Dublin's economy goes from strength to strength and businesses continue to flock to the capital. In the second of two features Paul Cotter, director of Joslin Rowe in Dublin, assesses the future of Ireland's capital....
Dublin is one of the leading investment success stories of recent times. Crumbling warehouses are being transformed into hotels, and the International Financial Services Centre (IFSC) in the city centre is home to more than 400 international institutions. The surge in investment and jobs has been accompanied by a massive rise in tourism, with more three million visitors to the capital last year alone.
Irish Corporation Tax is heading towards 10%, compared with 30% in the UK and 45% in Germany. This is just one factor that has made Dublin an attractive European base for major companies.
Set-up costs and on-going administration are considerably cheaper in Dublin than elsewhere, and the standards of the labour force are rising, in spite of growing shortages. The "user-friendly" regulatory regime is another strong reason to set up in Dublin.
Now that Ireland has opened its doors to the larger audience and removed the need to be inside the IFSC in order to receive preferential tax treatment, the Irish insurance sector is experiencing an increase in the number of companies moving to Dublin. It is estimated that the insurance industry is growing by an average of 6.5% each year.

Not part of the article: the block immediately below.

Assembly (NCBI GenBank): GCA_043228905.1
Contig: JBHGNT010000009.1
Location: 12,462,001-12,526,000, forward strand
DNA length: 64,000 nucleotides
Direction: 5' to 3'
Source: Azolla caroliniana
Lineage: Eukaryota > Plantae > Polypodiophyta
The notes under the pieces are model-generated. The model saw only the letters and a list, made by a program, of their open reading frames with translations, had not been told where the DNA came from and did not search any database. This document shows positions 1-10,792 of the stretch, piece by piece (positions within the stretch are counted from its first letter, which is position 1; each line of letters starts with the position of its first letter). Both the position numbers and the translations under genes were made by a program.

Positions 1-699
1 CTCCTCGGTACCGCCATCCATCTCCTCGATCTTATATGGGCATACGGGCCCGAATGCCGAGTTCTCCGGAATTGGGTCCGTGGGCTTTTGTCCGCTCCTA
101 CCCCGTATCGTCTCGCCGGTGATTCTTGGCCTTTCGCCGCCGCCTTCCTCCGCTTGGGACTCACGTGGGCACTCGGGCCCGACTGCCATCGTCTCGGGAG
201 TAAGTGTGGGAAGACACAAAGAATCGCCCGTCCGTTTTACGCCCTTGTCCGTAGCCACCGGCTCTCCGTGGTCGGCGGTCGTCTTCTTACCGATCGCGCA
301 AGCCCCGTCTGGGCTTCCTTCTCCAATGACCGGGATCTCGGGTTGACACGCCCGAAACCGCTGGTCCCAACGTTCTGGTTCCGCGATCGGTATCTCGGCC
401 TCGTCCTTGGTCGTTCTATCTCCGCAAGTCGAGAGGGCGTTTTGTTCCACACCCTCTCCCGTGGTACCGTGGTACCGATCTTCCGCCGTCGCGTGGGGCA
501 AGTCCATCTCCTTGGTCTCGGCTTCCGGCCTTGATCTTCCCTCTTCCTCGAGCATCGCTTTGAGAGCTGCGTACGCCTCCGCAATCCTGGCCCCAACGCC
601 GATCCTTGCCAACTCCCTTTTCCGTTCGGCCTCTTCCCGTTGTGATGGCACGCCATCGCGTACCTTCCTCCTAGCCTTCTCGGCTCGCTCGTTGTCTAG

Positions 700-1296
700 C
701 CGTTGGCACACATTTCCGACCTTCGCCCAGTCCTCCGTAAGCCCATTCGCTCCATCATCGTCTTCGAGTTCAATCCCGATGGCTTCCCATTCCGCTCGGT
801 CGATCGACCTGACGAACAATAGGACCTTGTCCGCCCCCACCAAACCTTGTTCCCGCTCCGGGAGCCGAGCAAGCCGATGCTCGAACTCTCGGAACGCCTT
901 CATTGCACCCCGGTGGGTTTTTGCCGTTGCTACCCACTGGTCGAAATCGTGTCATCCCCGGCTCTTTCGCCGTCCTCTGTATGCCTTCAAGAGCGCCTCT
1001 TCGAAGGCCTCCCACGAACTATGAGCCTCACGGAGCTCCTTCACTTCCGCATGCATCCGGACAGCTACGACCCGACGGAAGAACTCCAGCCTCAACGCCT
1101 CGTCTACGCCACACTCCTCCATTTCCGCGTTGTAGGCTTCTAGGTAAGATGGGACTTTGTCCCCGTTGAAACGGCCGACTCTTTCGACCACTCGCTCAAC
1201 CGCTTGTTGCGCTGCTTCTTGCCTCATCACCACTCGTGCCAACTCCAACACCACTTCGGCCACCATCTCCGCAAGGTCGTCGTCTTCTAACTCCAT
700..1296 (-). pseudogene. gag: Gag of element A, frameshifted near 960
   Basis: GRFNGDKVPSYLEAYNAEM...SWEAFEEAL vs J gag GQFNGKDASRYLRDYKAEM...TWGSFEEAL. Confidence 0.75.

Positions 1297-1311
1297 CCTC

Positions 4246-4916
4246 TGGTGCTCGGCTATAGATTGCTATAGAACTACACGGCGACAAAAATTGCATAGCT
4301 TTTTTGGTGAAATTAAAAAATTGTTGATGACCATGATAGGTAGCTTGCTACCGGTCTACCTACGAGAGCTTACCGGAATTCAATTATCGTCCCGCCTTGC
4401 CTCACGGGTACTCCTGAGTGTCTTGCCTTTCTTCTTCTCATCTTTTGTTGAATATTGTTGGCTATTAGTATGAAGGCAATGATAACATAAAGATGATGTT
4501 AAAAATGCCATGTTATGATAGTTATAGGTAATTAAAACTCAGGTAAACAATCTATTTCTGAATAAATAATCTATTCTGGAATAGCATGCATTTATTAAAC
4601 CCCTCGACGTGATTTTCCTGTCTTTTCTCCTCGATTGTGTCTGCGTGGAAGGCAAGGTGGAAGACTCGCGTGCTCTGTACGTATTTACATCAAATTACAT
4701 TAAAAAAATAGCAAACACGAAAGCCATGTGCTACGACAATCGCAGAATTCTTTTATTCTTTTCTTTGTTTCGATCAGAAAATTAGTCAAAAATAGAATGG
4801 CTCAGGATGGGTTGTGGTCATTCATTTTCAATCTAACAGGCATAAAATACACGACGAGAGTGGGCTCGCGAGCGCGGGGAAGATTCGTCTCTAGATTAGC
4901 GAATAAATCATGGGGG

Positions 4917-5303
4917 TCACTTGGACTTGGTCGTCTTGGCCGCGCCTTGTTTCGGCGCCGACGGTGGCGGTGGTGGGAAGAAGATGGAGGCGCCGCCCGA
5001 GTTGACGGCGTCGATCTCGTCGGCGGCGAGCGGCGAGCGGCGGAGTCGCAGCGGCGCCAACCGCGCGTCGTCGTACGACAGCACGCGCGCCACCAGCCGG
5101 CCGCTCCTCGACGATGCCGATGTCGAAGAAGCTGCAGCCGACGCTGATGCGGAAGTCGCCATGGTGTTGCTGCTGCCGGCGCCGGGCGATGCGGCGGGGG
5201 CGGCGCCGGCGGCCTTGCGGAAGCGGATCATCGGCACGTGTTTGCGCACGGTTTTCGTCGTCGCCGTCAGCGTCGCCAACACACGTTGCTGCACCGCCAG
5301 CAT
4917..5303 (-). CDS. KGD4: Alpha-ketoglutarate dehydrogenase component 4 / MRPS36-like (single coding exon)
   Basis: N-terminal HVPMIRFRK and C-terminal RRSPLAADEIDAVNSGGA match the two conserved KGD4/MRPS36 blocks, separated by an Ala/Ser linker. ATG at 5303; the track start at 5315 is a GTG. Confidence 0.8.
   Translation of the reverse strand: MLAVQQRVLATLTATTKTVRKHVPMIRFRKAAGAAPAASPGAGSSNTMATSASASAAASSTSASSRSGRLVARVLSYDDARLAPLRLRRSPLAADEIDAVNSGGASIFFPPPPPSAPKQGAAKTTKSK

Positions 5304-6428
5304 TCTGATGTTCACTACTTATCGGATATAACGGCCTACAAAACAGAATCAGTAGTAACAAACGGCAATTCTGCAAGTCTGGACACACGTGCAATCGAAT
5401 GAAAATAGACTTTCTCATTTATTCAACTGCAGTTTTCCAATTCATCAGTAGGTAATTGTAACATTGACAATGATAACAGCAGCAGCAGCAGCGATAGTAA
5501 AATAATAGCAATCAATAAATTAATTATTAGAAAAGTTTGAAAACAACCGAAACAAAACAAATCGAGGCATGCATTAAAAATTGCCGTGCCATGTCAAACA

As the marketplace becomes more competitive, so does the fight for the best staff. Salaries have increased significantly recently, and while there is a growing trend towards longer hours and contract work, most market leaders offer perks, such as flexitime, study packages, health insurance, pensions, profit shares and company cars.
Companies are also more flexible in their approach to recruitment now. For example, when looking to fill a role that normally requires several years' experience, employers are now having to consider more trainees or mature people, or individuals who have the potential to be cross-trained, even though such people generally cost much more.
Holding on to good staff is crucial to employers in Dublin, and investment in training has doubled over the past decade, 3% of payroll is spent on training. Employers have realised the benefits of such investment in terms of greater productivity, improved competitiveness and greater staff retention.
No one can argue with the fact that Dublin offers a very high quality of life. While working hours tend to be similar to those in London, and accommodation is not cheap, salaries are high and rising, there is plenty
to see and do for entertainment, and it is easy to reach most places in the centre on foot, thereby cutting out the hassles of commuting.
It is hard to know what the future will hold for Ireland's financial services industry, but the outlook is certainly positive.
There is no end in sight to the number of firms that will set up a base in Dublin and there are just not enough people to fill the available jobs.